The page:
Justification of Red List Category
This species qualifies as Vulnerable because it has a very small range, occupying a small area of upland forest on one island, where it is at risk from the effects of exotic taxa. Although habitat is being degraded within its range, it apparently benefits from the introduction of banana poka and is able to utilise a broad range of habitat types.
The population in the Alaka'i and Koke'e areas alone was estimated at 6, 519 individuals (95% CI: 4,844– 8,495) in 2012.
The species's population in the Alaka`i and Koke`e areas increased significantly from around 11,000 individuals in 1973 to around 42,000 individuals in 2000 (Foster et al. 2004). The entire population is thus thought to be increasing.
Hemignathus kauaiensis is endemic to Kaua`i in the Hawaiian Islands (USA). It is common in the uplands including the Alaka`i Wilderness Preserve and especially in Kôke`e State Park, and an isolated population occurs in the Makaleha Mountains (USFWS 1983, Pratt 1993, Conant et al. 1998). Historically it ranged down to coastal elevations, as indicated by fossil evidence (P. Roberts in litt. 2007). During 1968-1973, surveys estimated the population at 10,743 (± 970 standard error), with 76% of the population in the west of Alaka`i study compartment (USFWS 1983). Subsequent population estimates suggested that the population was greater than 15,000, possibly up to 20,000 birds, and increasing (Scott et al. 1986, Jacobi and Atkinson 1995, Lindsey et al. 1998). In 1992, Hurricane Iniki devastated forests throughout Kaua`i and all bird populations on the island appeared to have been drastically reduced (Pratt 1993, 1994). Subsequent population estimates suggested that this species had recovered (Jacobi and Atkinson 1995, Lindsey et al. 1998, P. Donaldson in litt. 1999, Foster et al. 2004), with the estimated population in the Alaka`i and Kôke`e areas increasing significantly to around 42,000 individuals in 2000 (Foster et al. 2004). However, the most recent estimates in 2012 indicated dramatic declines since 2000 of 91% in the core range and 98% in the periphery, with a resultant population estimate of only 6, 519 individuals (95% CI: 4,844– 8,495; Paxton et al. submitted).
Originally, it occurred in native forests throughout Kaua`i. Today, it occurs above 600 m in `ohi`a forest, but is commonest in western koa-`ohi`a forest (USFWS 1983, Scott et al. 1986, Pratt et al. 1987, Lindsey et al. 1998). Preference for koa-`ohi`a may be attributable to koa itself (Conant et al. 1998), or the abundance of the introduced banana poka in the western parts of its range (Scott et al. 1985). It feeds by gleaning insects from trunks and branches (Pratt et al. 1987, Lindsey et al. 1998), and takes insects and nectar from flowers, apparently thriving on banana poka nectar (USFWS 1983, Conant et al. 1998, Lindsey et al. 1998). It is also an active excavator, hammering and flaking off bark to locate arthropods underneath (T. Snetsinger in litt. 2000).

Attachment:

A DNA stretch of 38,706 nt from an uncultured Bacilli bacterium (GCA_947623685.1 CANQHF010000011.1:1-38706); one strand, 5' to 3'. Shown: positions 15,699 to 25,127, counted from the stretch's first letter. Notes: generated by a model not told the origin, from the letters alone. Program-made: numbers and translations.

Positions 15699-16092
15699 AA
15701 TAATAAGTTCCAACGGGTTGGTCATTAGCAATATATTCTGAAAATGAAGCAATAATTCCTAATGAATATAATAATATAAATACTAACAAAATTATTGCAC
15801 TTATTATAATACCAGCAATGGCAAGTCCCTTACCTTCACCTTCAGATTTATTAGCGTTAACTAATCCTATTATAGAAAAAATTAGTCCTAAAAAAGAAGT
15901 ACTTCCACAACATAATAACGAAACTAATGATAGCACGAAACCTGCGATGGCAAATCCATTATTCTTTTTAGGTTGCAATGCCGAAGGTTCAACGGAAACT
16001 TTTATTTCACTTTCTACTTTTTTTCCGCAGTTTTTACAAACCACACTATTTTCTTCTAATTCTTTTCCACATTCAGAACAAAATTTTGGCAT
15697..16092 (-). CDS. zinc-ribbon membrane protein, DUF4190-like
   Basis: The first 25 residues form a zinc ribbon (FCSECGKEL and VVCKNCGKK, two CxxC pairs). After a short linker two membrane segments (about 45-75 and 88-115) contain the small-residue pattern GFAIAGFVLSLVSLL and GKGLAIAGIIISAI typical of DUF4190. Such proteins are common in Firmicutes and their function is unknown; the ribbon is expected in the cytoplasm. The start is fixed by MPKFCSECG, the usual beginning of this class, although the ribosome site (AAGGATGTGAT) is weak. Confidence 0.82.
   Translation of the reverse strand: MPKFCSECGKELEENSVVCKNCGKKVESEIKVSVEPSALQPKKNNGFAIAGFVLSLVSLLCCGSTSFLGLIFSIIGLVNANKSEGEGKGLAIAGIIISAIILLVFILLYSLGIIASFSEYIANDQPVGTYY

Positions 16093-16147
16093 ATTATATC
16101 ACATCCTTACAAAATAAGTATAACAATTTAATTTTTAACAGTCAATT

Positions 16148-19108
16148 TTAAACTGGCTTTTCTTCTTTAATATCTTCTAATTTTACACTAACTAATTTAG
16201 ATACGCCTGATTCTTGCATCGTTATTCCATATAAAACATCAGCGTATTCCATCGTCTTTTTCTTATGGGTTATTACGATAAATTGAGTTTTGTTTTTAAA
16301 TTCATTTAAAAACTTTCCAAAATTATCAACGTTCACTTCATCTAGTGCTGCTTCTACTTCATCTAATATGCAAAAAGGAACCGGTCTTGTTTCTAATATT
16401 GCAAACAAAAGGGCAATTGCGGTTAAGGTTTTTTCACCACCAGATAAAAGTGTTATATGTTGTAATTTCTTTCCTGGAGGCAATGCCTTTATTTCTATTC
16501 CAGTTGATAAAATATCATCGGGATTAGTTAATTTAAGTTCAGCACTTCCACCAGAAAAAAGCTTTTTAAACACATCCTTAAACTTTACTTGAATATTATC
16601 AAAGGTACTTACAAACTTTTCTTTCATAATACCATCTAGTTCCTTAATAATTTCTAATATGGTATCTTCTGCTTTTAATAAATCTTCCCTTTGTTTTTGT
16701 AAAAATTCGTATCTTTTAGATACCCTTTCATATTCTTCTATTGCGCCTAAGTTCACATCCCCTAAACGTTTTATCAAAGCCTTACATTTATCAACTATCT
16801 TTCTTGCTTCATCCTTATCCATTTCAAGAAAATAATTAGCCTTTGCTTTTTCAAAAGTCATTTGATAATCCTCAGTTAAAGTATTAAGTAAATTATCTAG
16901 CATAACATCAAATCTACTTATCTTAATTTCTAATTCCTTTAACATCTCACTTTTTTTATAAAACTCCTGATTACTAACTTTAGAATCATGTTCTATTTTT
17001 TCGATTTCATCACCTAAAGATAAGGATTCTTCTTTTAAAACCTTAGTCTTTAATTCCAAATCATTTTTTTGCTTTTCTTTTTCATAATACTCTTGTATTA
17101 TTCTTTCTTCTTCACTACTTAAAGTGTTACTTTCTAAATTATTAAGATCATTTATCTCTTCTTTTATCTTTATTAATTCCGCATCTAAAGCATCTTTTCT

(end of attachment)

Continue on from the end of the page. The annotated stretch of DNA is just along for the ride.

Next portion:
Clearance of the lowland forests on Kaua`i removed most of the habitat used by this species (USFWS 1983, Lindsey et al. 1998). Current threats include primarily threats introduced by humans, such as cats and rodent predators, disease (carried by introduced mosquitoes), ongoing habitat degradation by ungulates and invasive plants and (probably) competition from non-native birds (Lindsey et al. 1998, P. Baker in litt. 1999, J. M. Scott in litt. 1999, P. Roberts in litt. 2007). Increased temperatures and changes to altitudinal rainfall and stream scouring patterns anticipated as climate change progresses, have already led to increased disease prevalence within remaining habitat (Atkinson et al. 2014). High densities of this species in an area containing avian malaria suggests some level of resistance (Foster et al. 2004). The restricted range of this species and its dependence on canopy species makes it vulnerable to catastrophic events such as hurricanes (P. Roberts in litt. 2007).
Conservation Actions Underway
Conservation Actions Proposed
11 cm. Small honeycreeper with medium-sized, sickle-shaped bill. Male olive-yellow, brighter on head and underparts, with dark grey lores. Bill dark on culmen shading to bluish-grey base of mandible. Female and juvenile similar but less bright. Similar spp. `Anianiau H. parvus yellower, with much smaller bill and no black in lores. `Akeke`e Loxops caeruleirostris has shorter, bluish bill surrounded by dark mask, prominent yellow forehead and rump. Male Kaua`i Nukupu`u H. lucidus hanapepe yellow on head and breast, white below with all-black, thin bill, female nearly lacking yellow entirely. Voice Song a vigorous trill with short introductory note, sometimes on level pitch, sometimes descending. Typical call a sharp chirp. Also gives buzzy mewing note. Hints Bill much larger than in other `Amakihis, leading to many misidentifications as Nukupu`u. Easily seen at Koke`e.
Text account compilers
Benstead, P., Derhé, M., Isherwood, I., Stattersfield, A., Stuart, T., Taylor, J. & North, A.
Baker, P.E., Camp, R., Donaldson, P., Fretz, S., Gorresen, M., Leonard, D., Roberts, P., Scott, J., Snetsinger, T., VanderWerf, E., Woodworth, B., Crampton, L. & Costantini, M.
BirdLife International (2019) Species factsheet: Chlorodrepanis stejnegeri. Downloaded from http://www.birdlife.org on 22/11/2019. Recommended citation for factsheets for more than one species: BirdLife International (2019) IUCN Red List for birds. Downloaded from http://www.birdlife.org on 22/11/2019.